The Belcea Quartet play Berg, Webern and Schoenberg

'Herewith the hyper-expressive world of 20th-century Viennese chamber music.'

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COMPOSERS: Alban Berg; Anton Webern; Arnold Schoenberg
ALBUM TITLE: Berg • Webern • Schoenberg
WORKS: Berg: Lyric Suite; Webern: Langsamer Satz; Fünf Satze; Schoenberg: Verklärte Nacht
PERFORMER: Nicolas Bone (viola), Antônio Meneses (cello); Belcea Quartet


Herewith the hyper-expressive world of early 20th-century Viennese chamber music. Arnold Schoenberg’s youthful sextet Verklärte Nacht, evoking a narrative of Redemption through Love, may still be under the influence of post-Wagnerian late-Romanticism – a manner reflected in the more intimate Langsamer Satz for string quartet by his student Anton Webern in 1905. But within four years, Webern had fined down and acidulated his musical language into the unprecedented miniatures of the Fünf Satze, Op. 5 (1909), with their expressionistic frissons and agonised sighs, while his fellow composer Alban Berg went on to chart the ever-widening gulf between ecstasy and despair in the serial textures of his six-movement Lyric Suite (1925).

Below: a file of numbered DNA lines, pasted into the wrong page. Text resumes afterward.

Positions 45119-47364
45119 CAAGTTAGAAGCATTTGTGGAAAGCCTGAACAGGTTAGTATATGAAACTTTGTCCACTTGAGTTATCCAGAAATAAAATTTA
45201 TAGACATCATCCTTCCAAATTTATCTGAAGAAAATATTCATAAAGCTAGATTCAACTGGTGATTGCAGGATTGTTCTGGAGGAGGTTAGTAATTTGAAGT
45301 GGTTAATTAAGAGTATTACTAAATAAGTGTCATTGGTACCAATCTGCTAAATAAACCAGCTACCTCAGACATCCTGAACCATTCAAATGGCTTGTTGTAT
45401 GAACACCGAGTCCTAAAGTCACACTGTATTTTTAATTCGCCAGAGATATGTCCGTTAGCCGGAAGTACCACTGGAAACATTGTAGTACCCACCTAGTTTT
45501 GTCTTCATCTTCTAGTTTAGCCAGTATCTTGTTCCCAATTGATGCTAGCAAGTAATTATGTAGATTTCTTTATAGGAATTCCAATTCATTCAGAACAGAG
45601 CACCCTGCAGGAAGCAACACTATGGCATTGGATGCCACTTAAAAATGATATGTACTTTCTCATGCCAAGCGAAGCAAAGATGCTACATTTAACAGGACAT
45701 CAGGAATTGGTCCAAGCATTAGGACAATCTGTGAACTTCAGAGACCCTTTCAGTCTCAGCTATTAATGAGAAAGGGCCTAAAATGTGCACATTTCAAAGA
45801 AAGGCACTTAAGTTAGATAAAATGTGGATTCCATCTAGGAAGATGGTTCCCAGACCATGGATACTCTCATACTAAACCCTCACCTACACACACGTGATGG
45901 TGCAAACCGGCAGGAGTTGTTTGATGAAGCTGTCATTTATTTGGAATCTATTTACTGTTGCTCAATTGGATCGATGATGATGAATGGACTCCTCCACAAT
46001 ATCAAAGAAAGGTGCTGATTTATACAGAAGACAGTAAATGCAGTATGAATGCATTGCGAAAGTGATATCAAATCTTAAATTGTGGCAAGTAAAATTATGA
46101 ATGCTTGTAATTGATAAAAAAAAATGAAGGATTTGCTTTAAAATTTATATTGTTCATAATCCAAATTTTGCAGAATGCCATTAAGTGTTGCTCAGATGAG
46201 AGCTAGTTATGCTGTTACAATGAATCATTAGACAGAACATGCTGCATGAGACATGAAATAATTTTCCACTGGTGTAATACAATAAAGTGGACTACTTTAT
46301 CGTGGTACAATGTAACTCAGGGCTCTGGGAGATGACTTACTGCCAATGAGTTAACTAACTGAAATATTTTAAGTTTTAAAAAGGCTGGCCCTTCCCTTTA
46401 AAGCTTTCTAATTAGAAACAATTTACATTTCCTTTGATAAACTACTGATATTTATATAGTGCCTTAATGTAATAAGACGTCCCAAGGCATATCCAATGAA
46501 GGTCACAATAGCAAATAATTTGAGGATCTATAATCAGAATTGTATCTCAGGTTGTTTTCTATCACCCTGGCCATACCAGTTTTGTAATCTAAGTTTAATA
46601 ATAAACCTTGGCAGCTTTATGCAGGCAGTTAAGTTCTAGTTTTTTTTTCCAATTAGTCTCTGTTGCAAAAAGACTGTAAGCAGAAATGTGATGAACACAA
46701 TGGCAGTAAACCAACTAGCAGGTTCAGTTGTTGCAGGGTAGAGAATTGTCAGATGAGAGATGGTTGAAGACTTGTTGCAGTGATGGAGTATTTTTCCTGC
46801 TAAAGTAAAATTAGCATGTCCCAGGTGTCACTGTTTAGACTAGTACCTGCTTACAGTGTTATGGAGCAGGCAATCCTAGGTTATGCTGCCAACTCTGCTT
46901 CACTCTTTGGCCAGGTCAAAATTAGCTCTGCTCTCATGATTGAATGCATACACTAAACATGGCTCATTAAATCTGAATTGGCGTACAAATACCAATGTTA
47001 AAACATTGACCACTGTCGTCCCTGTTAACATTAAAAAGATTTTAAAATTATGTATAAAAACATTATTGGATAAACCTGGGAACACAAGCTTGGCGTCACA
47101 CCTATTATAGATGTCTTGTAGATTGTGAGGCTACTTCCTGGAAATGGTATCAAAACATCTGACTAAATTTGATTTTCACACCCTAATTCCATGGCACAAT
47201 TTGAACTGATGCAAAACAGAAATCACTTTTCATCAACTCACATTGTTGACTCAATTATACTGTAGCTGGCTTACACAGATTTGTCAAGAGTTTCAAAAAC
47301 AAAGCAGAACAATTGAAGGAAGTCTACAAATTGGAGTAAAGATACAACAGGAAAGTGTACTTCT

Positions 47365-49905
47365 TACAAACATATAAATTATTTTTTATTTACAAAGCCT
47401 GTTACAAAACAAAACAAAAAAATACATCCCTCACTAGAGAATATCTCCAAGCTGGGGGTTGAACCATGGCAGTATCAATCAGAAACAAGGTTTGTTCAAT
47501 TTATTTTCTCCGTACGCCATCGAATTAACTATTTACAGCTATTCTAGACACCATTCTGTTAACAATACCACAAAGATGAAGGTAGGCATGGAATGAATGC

There is no question that the Belcea Quartet – plus viola player Nicolas Bone and cellist Antônio Meneses in the Schoenberg – are completely on top of the formidable technical demands of these scores. Only occasionally pitches seem to get lost where these composers request the ghostly effect of bowing on the bridge of the instrument – in the spectral scutterings of Berg’s Allegro Misterioso third movement, for instance. But the knife-edge contrasts of the Webern miniatures and the generously flowing paragraphs of the Schoenberg are equally well projected, while even in the most frenzied extremes of the Berg, these players never relinquish beauty of sound.


Bayan Northcott